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Internet access is important. To underserved communities, it's vital to their success | Opinion

Reform is needed to meet the broadband connectivity needs of Black women and families in unserved communities.

Article in Tennessean By: Karen Camper, Tennessee House Democratic Leader

July 15, 2021 - Many of us can’t imagine a life without our cell phones and access to the internet. The fact of the matter is that many of us cannot function without our devices.

The COVID-19 pandemic has created the need to rely even more on broadband connections to support our educational, economic, and healthcare needs. It’s hard to imagine the post-pandemic world without the ability to conduct business meetings, healthcare appointments, parent-teacher conferences and daily activities such as curbside grocery pickups online.

Little conveniences in life go a long way and specifically for women and families with children. The ability to order groceries online and grab them on the way home from work or join meetings remotely after picking up kids from school is truly life-changing. Without access to the internet, these necessary and essential tasks would not be possible.

Every American needs internet access

While broadband is a necessity, it is unfortunately considered a luxury as there are many communities who continue to lack access to broadband. Internet connection is a necessary tool to support the quality of life for Black women and their families.

Access to affordable broadband is an obstacle the government should address to improve the quality of life for vulnerable communities.

According to a Pew Research Center survey, 24% of adults with household incomes below $30,000 a year say they don’t own a smartphone. 43% of adults with lower incomes do not have home broadband services—41% don't have a desktop or laptop computer.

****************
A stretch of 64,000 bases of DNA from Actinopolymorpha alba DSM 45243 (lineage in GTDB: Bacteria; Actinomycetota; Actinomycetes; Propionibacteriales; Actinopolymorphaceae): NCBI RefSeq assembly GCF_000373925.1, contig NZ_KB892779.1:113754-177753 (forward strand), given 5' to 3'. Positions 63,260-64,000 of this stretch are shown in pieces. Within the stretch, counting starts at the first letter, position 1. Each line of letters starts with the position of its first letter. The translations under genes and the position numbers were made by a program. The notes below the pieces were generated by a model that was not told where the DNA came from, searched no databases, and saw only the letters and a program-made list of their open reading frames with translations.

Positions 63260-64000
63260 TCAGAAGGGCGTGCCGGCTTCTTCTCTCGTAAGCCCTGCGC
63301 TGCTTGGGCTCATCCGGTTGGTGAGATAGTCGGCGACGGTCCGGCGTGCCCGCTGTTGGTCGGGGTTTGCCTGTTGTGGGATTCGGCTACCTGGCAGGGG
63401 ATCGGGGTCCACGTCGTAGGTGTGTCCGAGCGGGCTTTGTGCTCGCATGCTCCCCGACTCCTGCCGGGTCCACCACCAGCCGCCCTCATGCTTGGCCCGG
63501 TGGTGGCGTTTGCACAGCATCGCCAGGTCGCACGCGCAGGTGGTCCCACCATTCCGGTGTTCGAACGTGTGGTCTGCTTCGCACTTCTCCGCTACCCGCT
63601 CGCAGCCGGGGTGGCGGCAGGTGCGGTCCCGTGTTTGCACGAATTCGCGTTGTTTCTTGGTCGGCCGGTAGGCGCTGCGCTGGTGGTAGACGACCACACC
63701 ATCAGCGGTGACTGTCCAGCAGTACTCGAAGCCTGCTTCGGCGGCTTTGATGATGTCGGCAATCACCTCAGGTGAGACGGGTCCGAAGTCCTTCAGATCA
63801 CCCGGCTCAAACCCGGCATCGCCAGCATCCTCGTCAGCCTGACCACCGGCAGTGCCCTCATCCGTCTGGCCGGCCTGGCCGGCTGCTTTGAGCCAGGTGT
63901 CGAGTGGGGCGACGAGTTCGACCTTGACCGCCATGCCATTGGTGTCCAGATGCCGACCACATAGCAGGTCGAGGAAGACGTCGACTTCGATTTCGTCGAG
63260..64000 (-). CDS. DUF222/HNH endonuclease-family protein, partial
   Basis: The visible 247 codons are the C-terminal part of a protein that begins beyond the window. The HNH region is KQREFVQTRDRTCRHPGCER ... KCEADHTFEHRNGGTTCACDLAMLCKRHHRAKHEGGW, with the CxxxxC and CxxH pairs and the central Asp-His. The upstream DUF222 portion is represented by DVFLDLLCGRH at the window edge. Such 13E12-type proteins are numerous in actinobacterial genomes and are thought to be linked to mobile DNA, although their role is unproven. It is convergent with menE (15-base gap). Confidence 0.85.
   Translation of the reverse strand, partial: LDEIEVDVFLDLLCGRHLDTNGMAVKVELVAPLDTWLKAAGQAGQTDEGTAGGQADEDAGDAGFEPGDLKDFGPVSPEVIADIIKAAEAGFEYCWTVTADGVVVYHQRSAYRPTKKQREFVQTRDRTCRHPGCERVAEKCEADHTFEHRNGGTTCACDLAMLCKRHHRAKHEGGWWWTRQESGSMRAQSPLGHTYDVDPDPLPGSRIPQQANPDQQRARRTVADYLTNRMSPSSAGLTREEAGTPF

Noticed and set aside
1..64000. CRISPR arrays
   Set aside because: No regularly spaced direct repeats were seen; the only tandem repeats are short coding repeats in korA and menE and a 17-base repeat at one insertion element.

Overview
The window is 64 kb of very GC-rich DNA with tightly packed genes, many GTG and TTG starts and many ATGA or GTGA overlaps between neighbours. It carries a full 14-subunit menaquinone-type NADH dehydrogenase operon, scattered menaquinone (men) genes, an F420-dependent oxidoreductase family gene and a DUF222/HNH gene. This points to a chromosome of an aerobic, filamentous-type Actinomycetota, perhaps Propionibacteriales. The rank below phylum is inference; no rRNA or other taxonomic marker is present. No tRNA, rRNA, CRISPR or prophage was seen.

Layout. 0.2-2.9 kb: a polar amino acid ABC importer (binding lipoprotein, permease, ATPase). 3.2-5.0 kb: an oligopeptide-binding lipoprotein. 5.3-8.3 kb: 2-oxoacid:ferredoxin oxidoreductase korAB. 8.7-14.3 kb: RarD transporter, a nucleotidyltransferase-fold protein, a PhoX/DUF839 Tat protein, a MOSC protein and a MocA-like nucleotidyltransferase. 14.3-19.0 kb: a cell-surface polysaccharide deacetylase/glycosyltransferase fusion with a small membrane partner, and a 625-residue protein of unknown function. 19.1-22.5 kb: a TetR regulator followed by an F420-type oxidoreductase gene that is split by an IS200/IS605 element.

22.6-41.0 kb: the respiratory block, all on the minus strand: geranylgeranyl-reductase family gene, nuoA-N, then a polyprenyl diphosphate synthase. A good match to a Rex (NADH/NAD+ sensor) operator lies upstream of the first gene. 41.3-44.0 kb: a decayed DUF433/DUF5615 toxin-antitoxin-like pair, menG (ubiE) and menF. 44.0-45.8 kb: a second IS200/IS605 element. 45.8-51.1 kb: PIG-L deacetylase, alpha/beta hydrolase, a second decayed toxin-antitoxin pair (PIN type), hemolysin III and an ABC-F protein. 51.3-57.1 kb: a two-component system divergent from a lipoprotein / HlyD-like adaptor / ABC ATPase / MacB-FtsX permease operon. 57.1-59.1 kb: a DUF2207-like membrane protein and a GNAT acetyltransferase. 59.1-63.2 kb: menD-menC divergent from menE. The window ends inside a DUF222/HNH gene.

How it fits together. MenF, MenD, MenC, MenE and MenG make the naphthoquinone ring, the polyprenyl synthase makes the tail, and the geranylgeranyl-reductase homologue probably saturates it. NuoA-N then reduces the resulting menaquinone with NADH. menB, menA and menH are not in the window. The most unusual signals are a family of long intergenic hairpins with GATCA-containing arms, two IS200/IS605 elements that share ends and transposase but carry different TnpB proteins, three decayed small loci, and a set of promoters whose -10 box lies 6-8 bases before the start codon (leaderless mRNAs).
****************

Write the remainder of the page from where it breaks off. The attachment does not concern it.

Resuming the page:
A majority of Americans with lower incomes are not tablet owners. With little to no options for broadband, 27% of adults living in households earning less than $30,000 a year are smartphone-only internet users, meaning the only way they are able to get online at home is with their smartphone.

While scrolling through Twitter and reading the news can easily be done on a smartphone, completing school assignments and applying for jobs is not.

More can be done for underserved communities.

In 2016, the FCC began offering broadband support under the Lifeline program to families in need. However, a $9.25 per month subsidy is woefully insufficient to get internet access to those who don’t have the means to pay for broadband.

Additionally, families must choose to use this subsidy for either their cell phone or home broadband connection and unfortunately, it’s a hard choice as both these services have become essential in the post-pandemic world.

Reform is needed to meet the broadband connectivity needs of Black women and families in unserved communities. Black women have suffered disproportionate economic fallout caused by the COVID-19 pandemic and the need to provide support is more critical than ever. 

NOBEL Women ratified a resolution late last year that called upon Congress to create an enhanced broadband benefit program for low-income households that would build upon prior efforts to close the digital divide.

We applaud U.S. Congress establishing the Emergency Broadband Benefit, EBB, program to support families and households struggling to afford Internet service during the COVID-19 pandemic.

This program has been immensely beneficial for single mothers and their families. Unfortunately, the EBB program is only temporary and the needs of vulnerable communities will remain even after the COVID-19 pandemic.

As stated in our resolution, Congress should create an enhanced long-term broadband benefit program for low-income households and modernize distribution of benefits. Congress must take bold action now to permanently close the digital divide.

Democratic Caucus Leader and State Representative Karen Camper, D-Memphis, has been a member of the Tennessee General Assembly since 2008. She is a veteran of the United States Army and serves as chair of the Women's Legislative Caucus, co-chair of the Veteran's Legislative Caucus, and is the National President of the National Organization of Black Elected Legislative Women, or NOBEL Women. 

View Article here.

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